name Hagely comes from when the family resided in one of a variety of similarly-named places. Headley in Hampshire
is the oldest. The surname Hagely belongs to the large category of Anglo-Saxon habitation
names, which are derived from pre-existing names for towns, villages, parishes, or farmsteads.
Early Origins of the Hagely family
The surname Hagely was first found in Shropshire
. One of the first records of the name was Siward de Hedeleia who was listed in 1148, in Winton, Hampshire. Stephen de Hedleye was listed the Subsidy Rolls
in 1327. CITATION[CLOSE]
Reaney, P.H and R.M. Wilson, A Dictionary of English Surnames. London: Routledge, 1991. Print. (ISBN 0-415-05737-X)
The Hundredorum Rolls
of 1273 list Alan de Hedleg, and Nicholas de Heddeleg in Shropshire
and the Yorkshire Poll Tax
Records of 1379 list Willelmus de Hedlay and Margareta de Hedelay. CITATION[CLOSE]
Bardsley, C.W, A Dictionary of English and Welsh Surnames: With Special American Instances. Wiltshire: Heraldry Today, 1901. Print. (ISBN 0-900455-44-6)
Early History of the Hagely family
This web page shows only a small excerpt of our Hagely research.Another 345 words (25 lines of text) covering the years 1273 and 1832 are included under the topic Early Hagely History in all our PDF Extended History products and printed products wherever possible.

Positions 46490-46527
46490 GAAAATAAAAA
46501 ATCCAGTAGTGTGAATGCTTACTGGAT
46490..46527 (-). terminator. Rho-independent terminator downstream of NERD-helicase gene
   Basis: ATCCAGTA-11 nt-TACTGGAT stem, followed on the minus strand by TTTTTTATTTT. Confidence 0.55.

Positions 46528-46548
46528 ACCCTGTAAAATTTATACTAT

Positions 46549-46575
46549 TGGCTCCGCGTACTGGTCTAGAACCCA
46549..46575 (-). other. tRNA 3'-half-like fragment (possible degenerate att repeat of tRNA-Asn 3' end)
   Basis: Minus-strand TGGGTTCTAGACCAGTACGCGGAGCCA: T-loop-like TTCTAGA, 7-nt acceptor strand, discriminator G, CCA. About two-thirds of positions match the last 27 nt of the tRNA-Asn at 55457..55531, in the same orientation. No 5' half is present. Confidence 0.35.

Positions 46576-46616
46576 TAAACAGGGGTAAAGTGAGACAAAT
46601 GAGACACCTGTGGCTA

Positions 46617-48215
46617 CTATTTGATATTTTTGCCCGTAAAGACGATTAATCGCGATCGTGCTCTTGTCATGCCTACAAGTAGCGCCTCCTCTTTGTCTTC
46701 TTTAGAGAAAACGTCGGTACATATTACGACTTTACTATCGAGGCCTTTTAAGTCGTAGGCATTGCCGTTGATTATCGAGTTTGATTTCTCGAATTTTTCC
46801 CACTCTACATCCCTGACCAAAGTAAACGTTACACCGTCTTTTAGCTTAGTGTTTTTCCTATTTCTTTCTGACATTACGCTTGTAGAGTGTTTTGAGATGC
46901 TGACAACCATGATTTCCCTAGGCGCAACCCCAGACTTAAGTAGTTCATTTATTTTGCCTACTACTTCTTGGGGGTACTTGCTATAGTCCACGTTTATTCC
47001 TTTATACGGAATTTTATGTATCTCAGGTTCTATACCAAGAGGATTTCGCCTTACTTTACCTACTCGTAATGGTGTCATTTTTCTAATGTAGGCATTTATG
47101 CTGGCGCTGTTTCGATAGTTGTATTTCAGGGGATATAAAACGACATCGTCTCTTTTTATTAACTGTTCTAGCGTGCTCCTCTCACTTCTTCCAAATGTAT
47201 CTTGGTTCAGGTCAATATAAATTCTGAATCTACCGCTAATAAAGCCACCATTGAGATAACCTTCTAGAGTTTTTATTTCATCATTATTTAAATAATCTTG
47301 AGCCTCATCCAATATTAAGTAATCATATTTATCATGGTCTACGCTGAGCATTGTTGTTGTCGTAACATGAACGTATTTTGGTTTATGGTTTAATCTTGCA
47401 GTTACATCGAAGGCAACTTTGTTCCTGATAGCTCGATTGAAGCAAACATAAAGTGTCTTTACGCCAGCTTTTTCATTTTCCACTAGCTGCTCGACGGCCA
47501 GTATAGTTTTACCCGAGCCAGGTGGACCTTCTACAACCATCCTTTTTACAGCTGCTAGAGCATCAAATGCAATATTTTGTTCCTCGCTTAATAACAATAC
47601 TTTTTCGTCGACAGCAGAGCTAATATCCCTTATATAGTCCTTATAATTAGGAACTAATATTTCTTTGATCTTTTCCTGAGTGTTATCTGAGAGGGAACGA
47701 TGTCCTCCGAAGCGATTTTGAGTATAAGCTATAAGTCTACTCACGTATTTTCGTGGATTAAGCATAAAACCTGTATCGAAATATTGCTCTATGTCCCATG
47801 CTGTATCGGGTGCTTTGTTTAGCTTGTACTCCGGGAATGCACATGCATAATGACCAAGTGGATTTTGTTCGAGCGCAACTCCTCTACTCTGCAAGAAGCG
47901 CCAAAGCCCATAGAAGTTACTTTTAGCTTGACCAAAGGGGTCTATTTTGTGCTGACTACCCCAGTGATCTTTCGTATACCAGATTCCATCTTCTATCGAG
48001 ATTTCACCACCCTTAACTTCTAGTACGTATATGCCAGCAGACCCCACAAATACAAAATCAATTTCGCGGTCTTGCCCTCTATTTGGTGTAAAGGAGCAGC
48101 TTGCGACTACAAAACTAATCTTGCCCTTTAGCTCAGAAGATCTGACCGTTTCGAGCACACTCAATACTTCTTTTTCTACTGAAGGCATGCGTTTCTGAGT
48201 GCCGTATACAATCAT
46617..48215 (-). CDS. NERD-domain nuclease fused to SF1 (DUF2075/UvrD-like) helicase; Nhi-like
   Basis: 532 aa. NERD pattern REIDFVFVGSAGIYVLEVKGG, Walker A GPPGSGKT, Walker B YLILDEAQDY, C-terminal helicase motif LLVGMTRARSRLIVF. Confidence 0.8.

Hagely Spelling Variations
The English language only became standardized in the last few centuries; therefore, spelling variations
are common among early Anglo-Saxon
names. As the form of the English language changed, even the spelling of literate people's names evolved. Hagely has been recorded under many different variations, including Headley, Heggeley, Headly, Hedley, Hedly, Hedlegg, Hedleigh, Headlee, Headleigh, Hegeley and many more.
Early Notables of the Hagely family (pre 1700)
More information is included under the topic Early Hagely Notables in all our PDF Extended History products
and printed products wherever possible.
Migration of the Hagely family to the New World and Oceana
For many English families, the political and religious disarray that shrouded England
made the far away New World an attractive prospect. On cramped disease-ridden ships, thousands migrated to those British colonies that would eventually become Canada and the United States. Those hardy settlers that survived the journey often went on to make important contributions to the emerging nations in which they landed. Analysis of immigration records indicates that some of the first North American immigrants bore the name Hagely or a variant listed above: Edward and Theo Hedley, who settled in Bermuda in 1635; Will Headly settled in Georgia in 1734; John Headley settled in Maryland in 1722; John, Edward, and Jacob Headley arrived in Philadelphia between 1840 and 1865..